Wednesday, 13 March 2013

Balfour Beatty admit to 'blacklisting'. CEO says he had "no concerns about the morality of blacklisting."

The following report has been sent to NV by the Blacklisting Support Group (BSG):

"Workers blacklisted by Balfour Beatty for raising safety concerns have compared the company to the mafia following evidence to MPs by Mike Peasland, Chief Executive Officer, Balfour Beatty today. Peasland was giving evidence to the Scottish Affairs Select Committee investigation into blacklisting and openly admitted to MPs that he knew about the Consulting Association but had "no concerns about the morality of blacklisting"

Peasland refused to provide the MPs with a copy of their internal report into blacklisting but admitted that not a single employee was ever disciplined. He told the Select Committee that Balfour Beatty only stopped using the blacklist because of the ICO raid and that the company had no plans to stop using it.

Ian Davidson MP, chair of the Select Committee accused Peasland of: "Hiding behind the lawyer" to avoid answering questions.

Davidson said that the company position is that no individual employee should be disciplined because "they were only obeying orders" and asked "Don't you believe in such a thing as collective guilt?"

"I have real qualms about the validity of any apology you make. You don't really regret it; you only regret being caught"

Steve Acheson - Blacklist Support Group said:

"Peasland admitted that building workers who raised genuine safety concerns would end up blacklisted by Balfour Beatty.

I was an elected union safety rep who raised concerns on behalf of my fellow workers.

Balfour Beatty had no moral qualms about blacklisting me. They had no morals about sentencing my family to financial hardship.

Mike Peasland's performance was like watching an unrepentant mafia godfather: Don Corleone had a similar moral code."

Highlights of Peaslands evidence as follows:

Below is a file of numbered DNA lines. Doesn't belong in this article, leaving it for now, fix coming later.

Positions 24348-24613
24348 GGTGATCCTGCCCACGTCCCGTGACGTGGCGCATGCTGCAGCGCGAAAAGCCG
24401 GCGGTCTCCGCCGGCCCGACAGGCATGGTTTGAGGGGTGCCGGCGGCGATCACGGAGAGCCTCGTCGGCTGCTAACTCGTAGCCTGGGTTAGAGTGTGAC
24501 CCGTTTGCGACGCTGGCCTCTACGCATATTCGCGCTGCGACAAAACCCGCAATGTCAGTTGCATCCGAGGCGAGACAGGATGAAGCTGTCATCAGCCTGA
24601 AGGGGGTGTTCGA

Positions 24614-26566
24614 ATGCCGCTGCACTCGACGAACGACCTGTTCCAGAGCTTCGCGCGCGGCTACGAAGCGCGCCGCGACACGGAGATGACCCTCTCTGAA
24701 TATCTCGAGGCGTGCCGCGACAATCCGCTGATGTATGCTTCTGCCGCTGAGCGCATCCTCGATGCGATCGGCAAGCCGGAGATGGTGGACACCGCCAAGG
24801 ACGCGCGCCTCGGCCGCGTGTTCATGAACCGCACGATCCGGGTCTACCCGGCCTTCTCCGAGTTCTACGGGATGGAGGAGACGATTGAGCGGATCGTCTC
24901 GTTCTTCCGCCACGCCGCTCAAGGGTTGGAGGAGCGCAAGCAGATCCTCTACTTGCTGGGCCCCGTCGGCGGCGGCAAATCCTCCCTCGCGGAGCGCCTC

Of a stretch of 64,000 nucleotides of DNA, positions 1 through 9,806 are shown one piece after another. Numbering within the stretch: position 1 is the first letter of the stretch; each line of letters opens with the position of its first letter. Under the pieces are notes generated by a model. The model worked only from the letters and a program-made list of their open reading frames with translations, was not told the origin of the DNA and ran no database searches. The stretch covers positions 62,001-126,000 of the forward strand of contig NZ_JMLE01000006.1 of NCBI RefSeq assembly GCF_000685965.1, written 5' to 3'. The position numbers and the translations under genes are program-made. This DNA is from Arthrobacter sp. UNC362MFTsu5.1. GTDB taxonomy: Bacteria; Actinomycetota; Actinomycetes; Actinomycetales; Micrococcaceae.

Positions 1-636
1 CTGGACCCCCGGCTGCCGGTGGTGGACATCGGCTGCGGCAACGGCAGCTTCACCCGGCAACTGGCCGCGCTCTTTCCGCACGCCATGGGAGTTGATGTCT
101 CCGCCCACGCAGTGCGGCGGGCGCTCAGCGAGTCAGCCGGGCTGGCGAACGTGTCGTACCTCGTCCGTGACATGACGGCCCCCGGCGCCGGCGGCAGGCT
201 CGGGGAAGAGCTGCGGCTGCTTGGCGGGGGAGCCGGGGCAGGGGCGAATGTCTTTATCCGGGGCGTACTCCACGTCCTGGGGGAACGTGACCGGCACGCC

We were heavy users and leading lights in the Consulting Association

We chaired the Consulting Association for 3 years

We averaged 15,000 blacklist name checks a year

We checked the names of staff employed by sub-contractors

No one could have been employed by Balfour Beatty without being blacklist checked by the Consulting Association.

If workers were hiding behind health & safety, that would get them blacklisted.

If workers raised concerns that they felt were genuine but the site manager felt it was not genuine, that would be enough to get them blacklisted.

If there was a consistent complaint about H&S but a manager considered it not bona-fide, this would get someone blacklisted

We were happy with the services we received from the Consulting Association.

We regret that we got caught

I knew what the Consulting Association was all about when I became head of Balfour Beatty but felt it was a fine.

I was concerned about the methodology of the Consulting Association.

I was not concerned about the morality of blacklisting.

Not a single person within Balfour Beatty was disciplined after the blacklist was exposed or following their own internal investigation.

BB refused to give MPs a copy of their internal report on their involvement in blacklisting."

NV says: The list of local authority's who are refusing to provide contracts to companies who are known to have been involved in blacklisting, is growing by theweek. In a recent report sent to us by the BSG, it was reported that Dundee City Council were being urged to veto blacklisting companies and not to award them contracts and Rother District Council in Sussex, recently supported a motion that construction companies known to have been involved in blacklisting will not be offered public contracts.

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